• Dr April Hastwell – ARC DECRA Research Fellow, SAFS
    My effort will ensure that future women will not have to go the extra mile to be recognised.
  • Mika Hayward – Director, Health Partnerships and Major Projects, Faculty of Medicine
    The time has come to stand together to embed gender equality in every aspect of our lives
  • Sarah Henderson – Mentoring Project Coordinator, Student Experience
    We need to provide as many opportunities for young girls to see and celebrate the successes of talented women across all industries.
  • Karen Hendrickson – Senior Operations Manager, Research Strategy, Planning and Performance
    Gender balance and diversity are important.
  • Professor Paul Henman – Professor of Digital Sociology and Social Policy, School of Social Science
  • Cara Herington – Operations Manager, Queensland Alliance for Agriculture and Food Innovation (QAAFI)
    The greater the diversity, the greater the strength (for any organisation, at all levels), and for me it's simply a matter of fair play and recognition.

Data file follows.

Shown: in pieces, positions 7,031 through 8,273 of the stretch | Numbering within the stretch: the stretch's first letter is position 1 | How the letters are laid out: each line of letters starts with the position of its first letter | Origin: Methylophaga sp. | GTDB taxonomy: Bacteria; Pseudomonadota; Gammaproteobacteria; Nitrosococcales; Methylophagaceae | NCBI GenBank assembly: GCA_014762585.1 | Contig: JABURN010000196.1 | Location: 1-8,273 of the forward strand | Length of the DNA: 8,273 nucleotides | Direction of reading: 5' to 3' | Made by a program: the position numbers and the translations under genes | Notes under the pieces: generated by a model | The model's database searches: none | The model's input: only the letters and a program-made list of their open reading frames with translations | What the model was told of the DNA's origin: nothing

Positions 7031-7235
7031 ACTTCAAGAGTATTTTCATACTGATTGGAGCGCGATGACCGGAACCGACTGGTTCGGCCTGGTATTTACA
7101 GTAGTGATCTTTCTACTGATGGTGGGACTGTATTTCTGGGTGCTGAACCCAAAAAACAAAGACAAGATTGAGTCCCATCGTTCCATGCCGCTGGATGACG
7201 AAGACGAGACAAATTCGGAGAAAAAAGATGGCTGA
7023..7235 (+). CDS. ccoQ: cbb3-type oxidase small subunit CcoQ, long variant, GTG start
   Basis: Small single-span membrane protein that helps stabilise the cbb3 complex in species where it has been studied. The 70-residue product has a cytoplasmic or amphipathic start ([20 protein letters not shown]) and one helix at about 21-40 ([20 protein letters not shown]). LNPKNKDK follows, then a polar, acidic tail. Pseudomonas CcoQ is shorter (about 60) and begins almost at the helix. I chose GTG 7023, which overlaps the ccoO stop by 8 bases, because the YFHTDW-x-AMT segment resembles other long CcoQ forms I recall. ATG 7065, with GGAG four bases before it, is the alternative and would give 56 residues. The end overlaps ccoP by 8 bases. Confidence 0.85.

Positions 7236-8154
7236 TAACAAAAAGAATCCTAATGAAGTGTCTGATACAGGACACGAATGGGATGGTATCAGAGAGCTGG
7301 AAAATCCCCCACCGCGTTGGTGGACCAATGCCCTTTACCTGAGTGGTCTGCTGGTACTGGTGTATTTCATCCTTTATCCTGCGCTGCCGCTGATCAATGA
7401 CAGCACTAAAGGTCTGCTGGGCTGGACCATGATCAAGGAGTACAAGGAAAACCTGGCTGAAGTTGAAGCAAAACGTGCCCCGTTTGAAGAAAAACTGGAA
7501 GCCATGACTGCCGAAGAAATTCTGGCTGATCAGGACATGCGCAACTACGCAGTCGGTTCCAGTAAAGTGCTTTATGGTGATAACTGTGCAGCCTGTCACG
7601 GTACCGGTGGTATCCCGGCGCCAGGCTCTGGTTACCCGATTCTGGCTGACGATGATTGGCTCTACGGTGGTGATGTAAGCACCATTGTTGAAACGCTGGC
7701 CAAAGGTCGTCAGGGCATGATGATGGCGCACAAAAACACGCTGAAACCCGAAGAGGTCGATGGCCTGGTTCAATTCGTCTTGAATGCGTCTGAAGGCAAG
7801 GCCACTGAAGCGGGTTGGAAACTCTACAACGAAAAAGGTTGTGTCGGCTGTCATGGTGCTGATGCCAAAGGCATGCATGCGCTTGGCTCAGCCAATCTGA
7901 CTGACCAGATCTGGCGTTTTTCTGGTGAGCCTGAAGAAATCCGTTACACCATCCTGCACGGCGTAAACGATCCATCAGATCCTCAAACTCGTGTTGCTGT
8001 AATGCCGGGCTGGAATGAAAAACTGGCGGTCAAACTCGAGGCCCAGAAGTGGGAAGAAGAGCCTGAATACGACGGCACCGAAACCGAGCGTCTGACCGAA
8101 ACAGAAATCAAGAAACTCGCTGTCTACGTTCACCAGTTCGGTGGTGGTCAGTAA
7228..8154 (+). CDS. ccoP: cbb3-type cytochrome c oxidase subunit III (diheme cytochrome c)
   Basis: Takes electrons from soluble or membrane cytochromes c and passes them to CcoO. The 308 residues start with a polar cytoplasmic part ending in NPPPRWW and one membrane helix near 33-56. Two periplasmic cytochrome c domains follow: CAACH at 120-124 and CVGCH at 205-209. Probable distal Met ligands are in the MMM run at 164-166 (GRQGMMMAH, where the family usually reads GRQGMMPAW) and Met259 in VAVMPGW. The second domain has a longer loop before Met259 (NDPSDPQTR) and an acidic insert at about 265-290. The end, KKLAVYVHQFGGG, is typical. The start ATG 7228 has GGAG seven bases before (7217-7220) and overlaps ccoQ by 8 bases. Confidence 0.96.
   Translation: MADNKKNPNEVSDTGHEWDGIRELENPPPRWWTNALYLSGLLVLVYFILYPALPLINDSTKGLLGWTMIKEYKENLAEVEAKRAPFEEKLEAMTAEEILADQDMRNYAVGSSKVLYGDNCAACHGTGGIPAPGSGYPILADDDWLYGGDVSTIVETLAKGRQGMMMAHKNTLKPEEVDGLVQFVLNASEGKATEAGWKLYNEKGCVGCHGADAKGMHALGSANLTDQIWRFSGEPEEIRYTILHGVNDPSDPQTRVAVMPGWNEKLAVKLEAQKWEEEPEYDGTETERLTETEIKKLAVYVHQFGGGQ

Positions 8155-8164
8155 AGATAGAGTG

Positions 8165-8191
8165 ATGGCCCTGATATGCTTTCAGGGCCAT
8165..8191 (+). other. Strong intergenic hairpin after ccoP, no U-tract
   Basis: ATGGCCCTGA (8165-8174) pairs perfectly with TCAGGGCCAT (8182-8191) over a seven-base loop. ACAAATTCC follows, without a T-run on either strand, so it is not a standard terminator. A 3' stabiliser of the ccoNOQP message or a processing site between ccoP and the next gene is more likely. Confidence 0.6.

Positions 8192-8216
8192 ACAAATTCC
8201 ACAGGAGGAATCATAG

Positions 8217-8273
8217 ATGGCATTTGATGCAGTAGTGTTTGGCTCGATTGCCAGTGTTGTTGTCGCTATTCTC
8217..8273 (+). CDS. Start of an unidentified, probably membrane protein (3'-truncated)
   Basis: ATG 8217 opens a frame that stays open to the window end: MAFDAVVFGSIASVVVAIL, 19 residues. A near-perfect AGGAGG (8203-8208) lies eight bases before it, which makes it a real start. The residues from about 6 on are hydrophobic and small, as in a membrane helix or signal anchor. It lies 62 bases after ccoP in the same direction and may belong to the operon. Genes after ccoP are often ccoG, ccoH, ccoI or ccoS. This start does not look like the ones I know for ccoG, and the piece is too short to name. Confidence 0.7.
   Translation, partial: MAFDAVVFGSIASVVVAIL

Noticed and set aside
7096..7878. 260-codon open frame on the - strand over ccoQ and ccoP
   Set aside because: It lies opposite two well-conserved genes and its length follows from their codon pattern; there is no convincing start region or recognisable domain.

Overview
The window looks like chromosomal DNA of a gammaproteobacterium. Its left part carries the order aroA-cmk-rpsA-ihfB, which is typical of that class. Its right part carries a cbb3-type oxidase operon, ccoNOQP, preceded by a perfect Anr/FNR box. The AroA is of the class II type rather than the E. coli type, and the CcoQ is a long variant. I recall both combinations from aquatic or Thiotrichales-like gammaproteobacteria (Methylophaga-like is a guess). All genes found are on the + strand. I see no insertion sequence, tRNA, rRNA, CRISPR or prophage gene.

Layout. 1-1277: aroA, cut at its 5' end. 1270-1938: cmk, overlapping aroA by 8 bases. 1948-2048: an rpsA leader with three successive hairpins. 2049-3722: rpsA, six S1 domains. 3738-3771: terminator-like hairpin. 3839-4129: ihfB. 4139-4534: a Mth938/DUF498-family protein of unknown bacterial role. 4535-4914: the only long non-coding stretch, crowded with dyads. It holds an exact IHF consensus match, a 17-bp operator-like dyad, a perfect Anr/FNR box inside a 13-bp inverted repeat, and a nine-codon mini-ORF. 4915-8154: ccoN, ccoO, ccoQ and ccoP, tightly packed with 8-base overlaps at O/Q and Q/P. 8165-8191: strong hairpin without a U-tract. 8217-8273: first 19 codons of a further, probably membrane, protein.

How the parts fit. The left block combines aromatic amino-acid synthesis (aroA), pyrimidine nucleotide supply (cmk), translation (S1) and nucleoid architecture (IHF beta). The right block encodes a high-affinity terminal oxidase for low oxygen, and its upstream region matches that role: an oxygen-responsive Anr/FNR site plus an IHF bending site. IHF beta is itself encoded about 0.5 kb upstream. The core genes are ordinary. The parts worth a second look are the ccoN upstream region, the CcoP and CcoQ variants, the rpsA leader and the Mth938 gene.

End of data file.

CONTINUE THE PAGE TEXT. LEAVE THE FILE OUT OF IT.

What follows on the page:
• Dr Sara Herke – Lecturer, School of Mathematics and Physics
    As a woman in mathematics, gender equity is important to me. I want to do what I can to drive change in this direction, not just for gender equity but for diversity and inclusion more broadly.
  • Liliana Hernandez – Human Resources Business Partner, HR - Central Pst
  • Dr Lorna Hernandez-Santin – Postdoctoral Research Fellow, CMLR, SMI
  • Professor Louise Hickson – Associate Dean External Engagement, Faculty of Health and Behavioural Sciences
    Affirmative actions associated with the pledge will help to achieve gender equality.
  • Emeritus Professor Marc Hockings – Emeritus Professor, School of Earth and Environmental Sciences
  • Dr Sarah Holcombe – Senior Research Fellow, Centre for Social Responsibility in Mining within the Sustainable Minerals Institute
    Because gender equity is one of the mechanisms for achieving a more just and sustainable environment and society.
  • Lizanne Holt – HR Business Partner, Human Resources
    I am taking the Merle Pledge because I believe in giving value to every human being, no matter our differences. I stand for gender equality, inclusion and diversity.
  • Tamara A Homburg – Project Officer, Centre for Marine Science>
  • Louise Hope – Associate Director, Finance